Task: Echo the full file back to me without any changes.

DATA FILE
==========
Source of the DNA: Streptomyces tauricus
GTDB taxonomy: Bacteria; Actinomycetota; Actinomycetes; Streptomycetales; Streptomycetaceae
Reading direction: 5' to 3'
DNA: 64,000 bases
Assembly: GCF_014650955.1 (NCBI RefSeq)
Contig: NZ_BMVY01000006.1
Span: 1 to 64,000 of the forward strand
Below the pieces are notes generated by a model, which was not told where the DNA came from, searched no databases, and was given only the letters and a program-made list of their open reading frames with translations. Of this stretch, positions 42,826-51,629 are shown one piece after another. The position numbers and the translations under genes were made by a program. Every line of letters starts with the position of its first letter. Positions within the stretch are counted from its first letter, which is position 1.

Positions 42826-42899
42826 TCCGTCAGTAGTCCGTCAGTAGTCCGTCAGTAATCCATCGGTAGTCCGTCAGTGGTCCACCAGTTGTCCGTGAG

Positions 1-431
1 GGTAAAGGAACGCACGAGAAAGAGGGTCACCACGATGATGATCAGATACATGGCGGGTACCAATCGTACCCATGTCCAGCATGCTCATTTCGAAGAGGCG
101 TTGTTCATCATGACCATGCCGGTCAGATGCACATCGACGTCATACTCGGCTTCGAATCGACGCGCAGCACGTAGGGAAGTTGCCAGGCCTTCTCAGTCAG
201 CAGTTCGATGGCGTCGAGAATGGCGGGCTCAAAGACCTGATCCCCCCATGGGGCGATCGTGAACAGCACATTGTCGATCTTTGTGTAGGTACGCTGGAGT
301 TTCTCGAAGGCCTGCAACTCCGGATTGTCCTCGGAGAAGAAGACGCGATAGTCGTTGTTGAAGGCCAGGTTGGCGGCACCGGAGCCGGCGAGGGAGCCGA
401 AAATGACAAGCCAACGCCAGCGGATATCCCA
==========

Source of the DNA: Streptomyces tauricus
GTDB taxonomy: Bacteria; Actinomycetota; Actinomycetes; Streptomycetales; Streptomycetaceae
Reading direction: 5' to 3'
DNA: 64,000 bases
Assembly: GCF_014650955.1 (NCBI RefSeq)
Contig: NZ_BMVY01000006.1
Span: 1 to 64,000 of the forward strand
Below the pieces are notes generated by a model, which was not told where the DNA came from, searched no databases, and was given only the letters and a program-made list of their open reading frames with translations. Of this stretch, positions 42,826-51,629 are shown one piece after another. The position numbers and the translations under genes were made by a program. Every line of letters starts with the position of its first letter. Positions within the stretch are counted from its first letter, which is position 1.

Positions 42826-42899
42826 TCCGTCAGTAGTCCGTCAGTAGTCCGTCAGTAATCCATCGGTAGTCCGTCAGTGGTCCACCAGTTGTCCGTGAG

Positions 1-431
1 GGTAAAGGAACGCACGAGAAAGAGGGTCACCACGATGATGATCAGATACATGGCGGGTACCAATCGTACCCATGTCCAGCATGCTCATTTCGAAGAGGCG
101 TTGTTCATCATGACCATGCCGGTCAGATGCACATCGACGTCATACTCGGCTTCGAATCGACGCGCAGCACGTAGGGAAGTTGCCAGGCCTTCTCAGTCAG
201 CAGTTCGATGGCGTCGAGAATGGCGGGCTCAAAGACCTGATCCCCCCATGGGGCGATCGTGAACAGCACATTGTCGATCTTTGTGTAGGTACGCTGGAGT
301 TTCTCGAAGGCCTGCAACTCCGGATTGTCCTCGGAGAAGAAGACGCGATAGTCGTTGTTGAAGGCCAGGTTGGCGGCACCGGAGCCGGCGAGGGAGCCGA
401 AAATGACAAGCCAACGCCAGCGGATATCCCA